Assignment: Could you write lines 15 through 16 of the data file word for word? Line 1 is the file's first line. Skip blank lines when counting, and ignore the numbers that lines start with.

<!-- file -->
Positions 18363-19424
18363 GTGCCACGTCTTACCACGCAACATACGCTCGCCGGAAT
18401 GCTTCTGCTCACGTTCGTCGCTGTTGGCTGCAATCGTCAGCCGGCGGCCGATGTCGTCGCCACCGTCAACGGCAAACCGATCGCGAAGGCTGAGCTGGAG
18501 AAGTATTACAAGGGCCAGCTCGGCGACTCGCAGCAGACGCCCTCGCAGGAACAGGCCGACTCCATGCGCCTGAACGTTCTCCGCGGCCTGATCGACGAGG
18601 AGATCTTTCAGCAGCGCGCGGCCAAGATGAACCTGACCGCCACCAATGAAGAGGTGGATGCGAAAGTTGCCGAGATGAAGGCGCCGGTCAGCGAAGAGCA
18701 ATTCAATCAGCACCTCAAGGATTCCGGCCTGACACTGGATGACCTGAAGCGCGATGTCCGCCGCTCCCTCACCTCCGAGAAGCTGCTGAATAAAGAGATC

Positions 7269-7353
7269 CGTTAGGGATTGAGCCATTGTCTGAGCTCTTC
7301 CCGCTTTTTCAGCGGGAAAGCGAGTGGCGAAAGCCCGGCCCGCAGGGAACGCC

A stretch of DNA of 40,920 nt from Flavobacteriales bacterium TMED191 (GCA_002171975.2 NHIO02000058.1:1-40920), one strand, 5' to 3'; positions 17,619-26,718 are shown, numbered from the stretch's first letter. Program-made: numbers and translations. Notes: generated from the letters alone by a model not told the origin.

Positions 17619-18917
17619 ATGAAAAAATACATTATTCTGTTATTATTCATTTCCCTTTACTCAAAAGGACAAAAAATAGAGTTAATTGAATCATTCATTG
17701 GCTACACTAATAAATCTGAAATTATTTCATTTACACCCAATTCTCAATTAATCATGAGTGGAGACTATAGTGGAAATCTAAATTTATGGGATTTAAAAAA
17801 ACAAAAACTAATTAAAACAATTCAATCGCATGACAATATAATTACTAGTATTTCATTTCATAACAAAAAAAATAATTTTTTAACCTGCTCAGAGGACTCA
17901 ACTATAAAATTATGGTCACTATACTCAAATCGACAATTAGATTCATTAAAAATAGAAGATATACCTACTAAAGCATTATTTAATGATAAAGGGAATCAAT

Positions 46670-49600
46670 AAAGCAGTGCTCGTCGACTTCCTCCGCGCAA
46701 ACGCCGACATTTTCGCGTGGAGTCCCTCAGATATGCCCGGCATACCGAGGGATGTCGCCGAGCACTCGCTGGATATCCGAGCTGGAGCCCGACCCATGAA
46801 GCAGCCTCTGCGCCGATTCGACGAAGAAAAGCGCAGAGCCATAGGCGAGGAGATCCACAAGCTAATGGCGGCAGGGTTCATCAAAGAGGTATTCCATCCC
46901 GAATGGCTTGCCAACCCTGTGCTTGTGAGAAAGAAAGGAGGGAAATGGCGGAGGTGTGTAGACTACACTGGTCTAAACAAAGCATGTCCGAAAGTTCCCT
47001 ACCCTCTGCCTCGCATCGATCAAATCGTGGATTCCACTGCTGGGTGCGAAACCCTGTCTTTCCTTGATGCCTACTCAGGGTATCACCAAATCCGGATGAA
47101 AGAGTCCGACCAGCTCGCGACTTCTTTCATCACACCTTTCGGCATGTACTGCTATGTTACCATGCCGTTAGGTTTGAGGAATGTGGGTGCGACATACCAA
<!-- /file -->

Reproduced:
17901 ACTATAAAATTATGGTCACTATACTCAAATCGACAATTAGATTCATTAAAAATAGAAGATATACCTACTAAAGCATTATTTAATGATAAAGGGAATCAAT

Positions 46670-49600